The latest data and analysis of the Australian housing market reveals an overall subdued or negative performance across the country.
This is a likely result of a combination of things – such as restricted access to finance and sluggish economic performance, which in turn affects purchasing power and the confidence of buyers.
Table 1 presents the summary of growth, rent and sales data for February 2016, across the major housing markets.
Table 1: February 2016 Summary
Historically, it is common that the February quarter sees subdued growth that is below the long term average, however it is unusual to see a negative result.
Quarterly growth in the Australian house market was -0.04% overall in February, while the unit market suffered a loss of -0.32%
Of the 32 major housing markets displayed in Table 1, 18 slipped into negative growth for the quarter.
Of the markets that achieved positive quarterly growth, it was mostly subdued rates of less than 1%.
Interestingly, Sydney, Melbourne and Brisbane saw a reduction in median house values in the February quarter.
This is likely the result of tightened access to home loans, which has encouraged a more rapid onset of the downswing in the east coast markets.
Melbourne’s growth cycles typically see two or three growth surges during the upswing stage, so this quarter’s retraction could just be a short term fluctuation.
The greatest capital losses for the quarter were again seen in Darwin, where the median house value dropped -5.68% and units declined -5.02%.
The key to this market is recalling its small size. Sales volumes across the Darwin market (houses and units) dropped 23% for the year, however the change in the number of sales was a decline of just 469.
Surprisingly, house and unit values in country Tasmania achieved the highest quarterly capital growth rates.
The median houses value increased by 2.68% in the February quarter, while units went up by 2.00% in the same time period.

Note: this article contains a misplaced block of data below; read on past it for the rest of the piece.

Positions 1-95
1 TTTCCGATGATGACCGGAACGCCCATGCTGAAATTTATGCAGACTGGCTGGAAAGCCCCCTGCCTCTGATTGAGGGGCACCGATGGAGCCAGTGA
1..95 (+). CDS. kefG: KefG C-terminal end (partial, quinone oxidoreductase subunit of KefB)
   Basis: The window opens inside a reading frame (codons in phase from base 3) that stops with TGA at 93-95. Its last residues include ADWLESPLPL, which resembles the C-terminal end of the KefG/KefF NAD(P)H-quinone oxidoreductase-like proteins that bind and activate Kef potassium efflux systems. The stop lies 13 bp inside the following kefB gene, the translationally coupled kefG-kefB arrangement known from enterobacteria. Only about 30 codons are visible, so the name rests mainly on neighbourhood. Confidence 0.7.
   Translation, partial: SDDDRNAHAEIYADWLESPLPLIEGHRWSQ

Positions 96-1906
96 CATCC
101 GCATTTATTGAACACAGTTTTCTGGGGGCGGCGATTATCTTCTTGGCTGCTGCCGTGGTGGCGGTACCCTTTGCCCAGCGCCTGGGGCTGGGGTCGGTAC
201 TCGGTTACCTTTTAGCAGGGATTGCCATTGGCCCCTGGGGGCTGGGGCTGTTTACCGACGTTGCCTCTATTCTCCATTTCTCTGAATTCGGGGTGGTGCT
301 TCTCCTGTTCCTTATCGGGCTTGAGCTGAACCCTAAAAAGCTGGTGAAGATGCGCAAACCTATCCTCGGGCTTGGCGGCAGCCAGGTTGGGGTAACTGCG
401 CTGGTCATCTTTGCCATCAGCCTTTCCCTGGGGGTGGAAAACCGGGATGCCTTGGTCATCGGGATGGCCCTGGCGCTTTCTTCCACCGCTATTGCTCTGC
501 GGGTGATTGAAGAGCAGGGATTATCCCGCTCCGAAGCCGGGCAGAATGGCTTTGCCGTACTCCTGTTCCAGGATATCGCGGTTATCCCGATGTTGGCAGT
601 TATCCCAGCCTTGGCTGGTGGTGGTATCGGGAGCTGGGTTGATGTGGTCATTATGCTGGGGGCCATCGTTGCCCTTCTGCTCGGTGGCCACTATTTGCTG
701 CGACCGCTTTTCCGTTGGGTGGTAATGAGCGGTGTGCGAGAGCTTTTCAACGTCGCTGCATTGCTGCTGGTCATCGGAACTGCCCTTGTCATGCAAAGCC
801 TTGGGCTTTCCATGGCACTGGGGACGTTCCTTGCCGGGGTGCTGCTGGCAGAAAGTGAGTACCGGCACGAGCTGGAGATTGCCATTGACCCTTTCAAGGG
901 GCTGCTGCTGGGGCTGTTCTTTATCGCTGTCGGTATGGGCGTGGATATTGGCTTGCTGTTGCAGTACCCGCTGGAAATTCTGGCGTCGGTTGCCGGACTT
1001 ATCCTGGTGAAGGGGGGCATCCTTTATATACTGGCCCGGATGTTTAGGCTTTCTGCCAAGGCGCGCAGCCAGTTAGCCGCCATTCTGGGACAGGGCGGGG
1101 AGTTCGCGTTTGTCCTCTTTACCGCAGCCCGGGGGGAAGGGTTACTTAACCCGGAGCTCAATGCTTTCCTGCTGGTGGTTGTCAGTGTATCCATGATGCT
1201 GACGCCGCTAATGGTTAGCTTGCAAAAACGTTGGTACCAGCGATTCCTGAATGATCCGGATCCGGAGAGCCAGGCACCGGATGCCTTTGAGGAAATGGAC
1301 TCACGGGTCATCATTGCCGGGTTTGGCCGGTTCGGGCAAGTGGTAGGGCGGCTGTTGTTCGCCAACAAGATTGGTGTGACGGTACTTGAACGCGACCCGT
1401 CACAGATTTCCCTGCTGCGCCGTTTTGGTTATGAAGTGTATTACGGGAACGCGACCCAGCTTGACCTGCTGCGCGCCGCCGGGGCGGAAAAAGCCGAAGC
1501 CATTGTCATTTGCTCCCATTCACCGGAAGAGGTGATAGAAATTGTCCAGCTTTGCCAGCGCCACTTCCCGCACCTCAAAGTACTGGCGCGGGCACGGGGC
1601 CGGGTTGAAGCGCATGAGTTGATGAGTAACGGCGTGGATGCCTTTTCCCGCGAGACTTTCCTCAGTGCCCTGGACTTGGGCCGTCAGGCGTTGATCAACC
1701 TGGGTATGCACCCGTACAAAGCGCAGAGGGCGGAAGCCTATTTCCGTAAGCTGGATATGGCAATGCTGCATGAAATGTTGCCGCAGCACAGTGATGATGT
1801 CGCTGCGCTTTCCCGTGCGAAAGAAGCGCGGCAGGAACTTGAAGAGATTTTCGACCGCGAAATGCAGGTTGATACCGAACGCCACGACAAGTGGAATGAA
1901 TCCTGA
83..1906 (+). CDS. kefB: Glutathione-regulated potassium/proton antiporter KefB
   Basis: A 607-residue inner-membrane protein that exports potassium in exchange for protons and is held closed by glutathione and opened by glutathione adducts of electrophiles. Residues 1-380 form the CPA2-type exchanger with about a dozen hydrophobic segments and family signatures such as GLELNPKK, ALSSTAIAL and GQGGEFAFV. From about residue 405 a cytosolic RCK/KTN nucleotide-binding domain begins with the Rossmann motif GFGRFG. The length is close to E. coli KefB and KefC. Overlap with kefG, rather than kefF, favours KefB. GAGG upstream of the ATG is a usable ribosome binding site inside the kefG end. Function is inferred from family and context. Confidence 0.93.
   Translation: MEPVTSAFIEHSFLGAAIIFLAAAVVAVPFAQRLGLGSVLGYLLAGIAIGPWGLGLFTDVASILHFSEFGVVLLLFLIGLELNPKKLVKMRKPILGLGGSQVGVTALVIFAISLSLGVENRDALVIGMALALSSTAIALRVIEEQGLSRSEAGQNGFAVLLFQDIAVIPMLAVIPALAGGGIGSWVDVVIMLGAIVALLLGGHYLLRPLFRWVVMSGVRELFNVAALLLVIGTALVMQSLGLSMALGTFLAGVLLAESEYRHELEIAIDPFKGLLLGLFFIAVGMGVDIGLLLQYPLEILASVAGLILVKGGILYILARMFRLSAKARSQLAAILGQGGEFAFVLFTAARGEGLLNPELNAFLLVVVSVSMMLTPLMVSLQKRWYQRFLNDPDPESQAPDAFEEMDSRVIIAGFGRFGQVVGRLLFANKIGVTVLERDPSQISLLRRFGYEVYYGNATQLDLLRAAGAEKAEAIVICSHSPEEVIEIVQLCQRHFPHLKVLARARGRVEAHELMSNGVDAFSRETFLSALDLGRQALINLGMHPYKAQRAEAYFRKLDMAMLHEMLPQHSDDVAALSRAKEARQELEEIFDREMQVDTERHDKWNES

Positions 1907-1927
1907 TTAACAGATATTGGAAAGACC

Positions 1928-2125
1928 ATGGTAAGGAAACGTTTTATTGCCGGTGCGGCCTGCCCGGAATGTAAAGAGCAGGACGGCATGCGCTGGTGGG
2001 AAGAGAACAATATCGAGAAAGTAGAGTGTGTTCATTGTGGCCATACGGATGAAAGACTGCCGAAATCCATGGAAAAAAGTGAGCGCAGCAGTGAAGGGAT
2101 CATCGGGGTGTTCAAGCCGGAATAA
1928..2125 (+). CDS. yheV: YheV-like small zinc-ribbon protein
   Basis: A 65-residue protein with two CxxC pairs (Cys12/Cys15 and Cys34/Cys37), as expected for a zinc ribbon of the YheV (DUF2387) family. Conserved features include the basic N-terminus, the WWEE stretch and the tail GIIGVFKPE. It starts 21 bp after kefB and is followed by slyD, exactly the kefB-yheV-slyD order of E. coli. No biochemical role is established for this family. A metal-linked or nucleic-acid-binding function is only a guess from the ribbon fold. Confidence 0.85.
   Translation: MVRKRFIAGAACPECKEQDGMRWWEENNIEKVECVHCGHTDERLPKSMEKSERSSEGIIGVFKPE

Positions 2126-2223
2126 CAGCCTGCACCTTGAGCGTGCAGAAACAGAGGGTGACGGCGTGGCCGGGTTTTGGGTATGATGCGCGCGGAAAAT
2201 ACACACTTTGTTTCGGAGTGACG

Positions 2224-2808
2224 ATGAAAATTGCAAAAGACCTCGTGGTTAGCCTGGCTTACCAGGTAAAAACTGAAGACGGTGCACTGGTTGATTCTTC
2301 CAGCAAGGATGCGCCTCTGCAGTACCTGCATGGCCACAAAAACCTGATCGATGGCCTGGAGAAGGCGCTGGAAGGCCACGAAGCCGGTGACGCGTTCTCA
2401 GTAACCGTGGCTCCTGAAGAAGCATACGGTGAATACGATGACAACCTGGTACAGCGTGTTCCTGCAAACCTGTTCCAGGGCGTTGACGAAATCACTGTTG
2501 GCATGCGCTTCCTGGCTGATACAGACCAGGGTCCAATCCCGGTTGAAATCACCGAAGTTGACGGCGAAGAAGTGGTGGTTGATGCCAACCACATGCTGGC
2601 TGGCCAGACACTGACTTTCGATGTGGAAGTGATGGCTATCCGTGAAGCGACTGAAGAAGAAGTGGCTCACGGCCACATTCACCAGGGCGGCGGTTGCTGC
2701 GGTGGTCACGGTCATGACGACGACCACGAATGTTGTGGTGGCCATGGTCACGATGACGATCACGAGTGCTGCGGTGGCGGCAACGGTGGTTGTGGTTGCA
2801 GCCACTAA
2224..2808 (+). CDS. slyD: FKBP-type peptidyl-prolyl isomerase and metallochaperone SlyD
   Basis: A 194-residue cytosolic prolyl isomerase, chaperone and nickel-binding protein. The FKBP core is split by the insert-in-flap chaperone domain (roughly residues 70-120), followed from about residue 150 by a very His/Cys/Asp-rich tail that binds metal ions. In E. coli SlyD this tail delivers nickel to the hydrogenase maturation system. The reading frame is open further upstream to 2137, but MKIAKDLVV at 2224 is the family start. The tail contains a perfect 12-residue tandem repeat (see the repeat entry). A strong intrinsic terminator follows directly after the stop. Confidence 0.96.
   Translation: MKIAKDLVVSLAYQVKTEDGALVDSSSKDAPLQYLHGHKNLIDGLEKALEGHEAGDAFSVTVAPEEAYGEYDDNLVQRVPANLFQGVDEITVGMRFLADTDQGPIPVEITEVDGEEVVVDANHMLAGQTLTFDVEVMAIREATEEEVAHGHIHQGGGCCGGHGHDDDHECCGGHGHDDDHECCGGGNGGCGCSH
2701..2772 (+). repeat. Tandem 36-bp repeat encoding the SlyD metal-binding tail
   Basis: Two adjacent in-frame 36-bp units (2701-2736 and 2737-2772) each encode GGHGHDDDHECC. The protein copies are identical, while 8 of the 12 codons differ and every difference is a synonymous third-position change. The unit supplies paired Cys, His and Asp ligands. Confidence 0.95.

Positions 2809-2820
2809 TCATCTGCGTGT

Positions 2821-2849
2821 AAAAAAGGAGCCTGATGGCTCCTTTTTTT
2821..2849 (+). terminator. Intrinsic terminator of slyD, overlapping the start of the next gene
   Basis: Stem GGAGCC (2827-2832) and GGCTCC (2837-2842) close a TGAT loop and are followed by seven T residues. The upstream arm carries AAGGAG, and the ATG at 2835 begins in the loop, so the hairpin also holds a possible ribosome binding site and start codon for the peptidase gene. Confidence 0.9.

To put the various housing markets in perspective, Figure 1 shows the estimated dollar value of transactions in each capital city residential real estate market for the year to February 2016.
This was achieved by using the average sale price of houses and units in the year to February 2016, multiplied by the number of sales in the metropolitan regions for the year.
Figure 1: Value of the Capital City Residential Real Estate Markets – Year to February 2016
Noting the small size of transactions in Darwin’s housing market – a hundredth of the value of Hobart’s housing market – enables understanding of the high growth fluctuations occurring in Darwin. Because the market is so small, big projects and investments have a large impact on the economy, population and subsequent demand for housing.
This can also be seen when comparing dwelling growth with growth in private expenditure, which is represented by the dark blue line in Graph 1.
Graph 1: Growth Fluctuations in Darwin: Houses and Units versus Gross Fixed Capital Formation
Movements in private fixed capital formation tend to lead dwelling growth, though generally by a lower multiplier, particularly in the last 5 years.
In turn, the changes in private fixed capital formation are influenced by resource projects.
With the construction phase of the mining boom over, economic growth and dwelling growth are likely to remain low or negative in Darwin, as the small, fluctuating economy stabilises.
In the quarter ending December 2015, private expenditure in Darwin suffered its largest decline in 20 years – which has led to significant dwelling declines in the first quarter of 2016.
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